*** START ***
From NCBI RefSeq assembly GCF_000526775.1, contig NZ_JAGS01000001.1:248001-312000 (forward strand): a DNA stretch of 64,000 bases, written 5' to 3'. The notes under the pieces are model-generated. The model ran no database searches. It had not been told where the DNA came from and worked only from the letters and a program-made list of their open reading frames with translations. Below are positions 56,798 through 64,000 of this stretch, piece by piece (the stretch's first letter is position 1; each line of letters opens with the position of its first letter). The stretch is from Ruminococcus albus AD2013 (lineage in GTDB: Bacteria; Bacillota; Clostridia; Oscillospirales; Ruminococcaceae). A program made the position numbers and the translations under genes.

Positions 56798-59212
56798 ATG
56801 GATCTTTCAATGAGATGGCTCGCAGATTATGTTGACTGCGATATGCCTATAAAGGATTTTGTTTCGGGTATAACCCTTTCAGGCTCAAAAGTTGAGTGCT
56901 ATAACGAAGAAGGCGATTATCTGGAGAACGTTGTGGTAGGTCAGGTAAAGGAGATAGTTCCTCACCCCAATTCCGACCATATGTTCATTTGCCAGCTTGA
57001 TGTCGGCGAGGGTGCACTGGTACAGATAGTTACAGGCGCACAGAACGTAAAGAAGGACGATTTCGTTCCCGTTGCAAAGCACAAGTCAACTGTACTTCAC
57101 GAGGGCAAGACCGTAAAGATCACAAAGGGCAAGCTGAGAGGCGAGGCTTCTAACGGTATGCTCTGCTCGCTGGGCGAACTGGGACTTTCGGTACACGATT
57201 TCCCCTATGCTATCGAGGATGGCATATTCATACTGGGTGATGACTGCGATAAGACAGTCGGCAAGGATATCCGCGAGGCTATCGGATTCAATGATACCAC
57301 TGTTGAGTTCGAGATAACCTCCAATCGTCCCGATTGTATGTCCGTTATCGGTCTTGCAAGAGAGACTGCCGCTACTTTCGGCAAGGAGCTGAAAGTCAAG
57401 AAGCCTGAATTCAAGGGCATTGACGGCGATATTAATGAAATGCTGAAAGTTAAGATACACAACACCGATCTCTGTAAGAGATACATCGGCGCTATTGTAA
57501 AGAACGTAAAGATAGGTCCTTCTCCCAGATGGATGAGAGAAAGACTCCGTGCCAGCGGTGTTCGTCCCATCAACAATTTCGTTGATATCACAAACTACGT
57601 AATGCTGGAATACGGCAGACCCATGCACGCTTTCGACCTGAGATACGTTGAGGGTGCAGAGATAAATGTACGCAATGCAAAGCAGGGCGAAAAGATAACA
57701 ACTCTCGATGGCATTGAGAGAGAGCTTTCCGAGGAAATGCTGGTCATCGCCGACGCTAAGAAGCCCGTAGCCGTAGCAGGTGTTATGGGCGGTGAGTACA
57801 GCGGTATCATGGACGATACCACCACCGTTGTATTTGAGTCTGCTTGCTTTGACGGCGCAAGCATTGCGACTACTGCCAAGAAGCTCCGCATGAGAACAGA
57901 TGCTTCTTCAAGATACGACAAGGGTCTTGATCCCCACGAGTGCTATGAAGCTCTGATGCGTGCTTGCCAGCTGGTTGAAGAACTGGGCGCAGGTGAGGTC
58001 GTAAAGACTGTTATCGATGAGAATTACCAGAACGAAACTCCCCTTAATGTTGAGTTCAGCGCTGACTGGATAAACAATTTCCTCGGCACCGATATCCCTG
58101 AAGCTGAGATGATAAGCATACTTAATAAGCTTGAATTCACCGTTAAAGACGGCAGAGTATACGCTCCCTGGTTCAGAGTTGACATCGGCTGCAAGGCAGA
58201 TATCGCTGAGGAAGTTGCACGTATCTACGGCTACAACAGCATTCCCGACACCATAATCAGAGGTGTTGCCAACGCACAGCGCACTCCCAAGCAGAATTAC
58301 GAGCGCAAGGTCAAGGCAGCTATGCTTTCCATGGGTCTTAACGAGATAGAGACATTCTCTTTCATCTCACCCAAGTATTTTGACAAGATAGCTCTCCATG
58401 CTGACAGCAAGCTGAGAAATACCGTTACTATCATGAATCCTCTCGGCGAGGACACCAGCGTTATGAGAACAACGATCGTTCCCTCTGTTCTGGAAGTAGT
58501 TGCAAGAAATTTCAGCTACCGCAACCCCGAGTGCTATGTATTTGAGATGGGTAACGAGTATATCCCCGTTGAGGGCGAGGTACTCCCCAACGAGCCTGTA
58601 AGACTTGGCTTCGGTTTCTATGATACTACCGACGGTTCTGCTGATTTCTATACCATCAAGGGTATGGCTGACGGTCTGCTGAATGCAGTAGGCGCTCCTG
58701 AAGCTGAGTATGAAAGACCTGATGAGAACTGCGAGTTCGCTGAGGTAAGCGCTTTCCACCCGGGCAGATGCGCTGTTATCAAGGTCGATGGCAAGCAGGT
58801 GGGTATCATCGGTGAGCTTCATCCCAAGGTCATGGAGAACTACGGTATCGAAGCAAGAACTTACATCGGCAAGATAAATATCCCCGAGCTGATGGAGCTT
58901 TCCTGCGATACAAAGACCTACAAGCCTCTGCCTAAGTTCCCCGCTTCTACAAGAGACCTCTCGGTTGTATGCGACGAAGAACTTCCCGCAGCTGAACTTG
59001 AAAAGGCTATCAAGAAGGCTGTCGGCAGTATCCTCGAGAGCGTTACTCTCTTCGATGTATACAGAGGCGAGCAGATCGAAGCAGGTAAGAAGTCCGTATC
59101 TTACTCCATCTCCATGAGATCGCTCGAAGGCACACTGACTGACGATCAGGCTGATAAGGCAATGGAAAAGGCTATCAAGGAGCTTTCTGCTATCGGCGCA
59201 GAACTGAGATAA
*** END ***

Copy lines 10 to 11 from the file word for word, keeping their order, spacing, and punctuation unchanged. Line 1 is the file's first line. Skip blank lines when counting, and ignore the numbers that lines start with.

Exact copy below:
57401 AAGCCTGAATTCAAGGGCATTGACGGCGATATTAATGAAATGCTGAAAGTTAAGATACACAACACCGATCTCTGTAAGAGATACATCGGCGCTATTGTAA
57501 AGAACGTAAAGATAGGTCCTTCTCCCAGATGGATGAGAGAAAGACTCCGTGCCAGCGGTGTTCGTCCCATCAACAATTTCGTTGATATCACAAACTACGT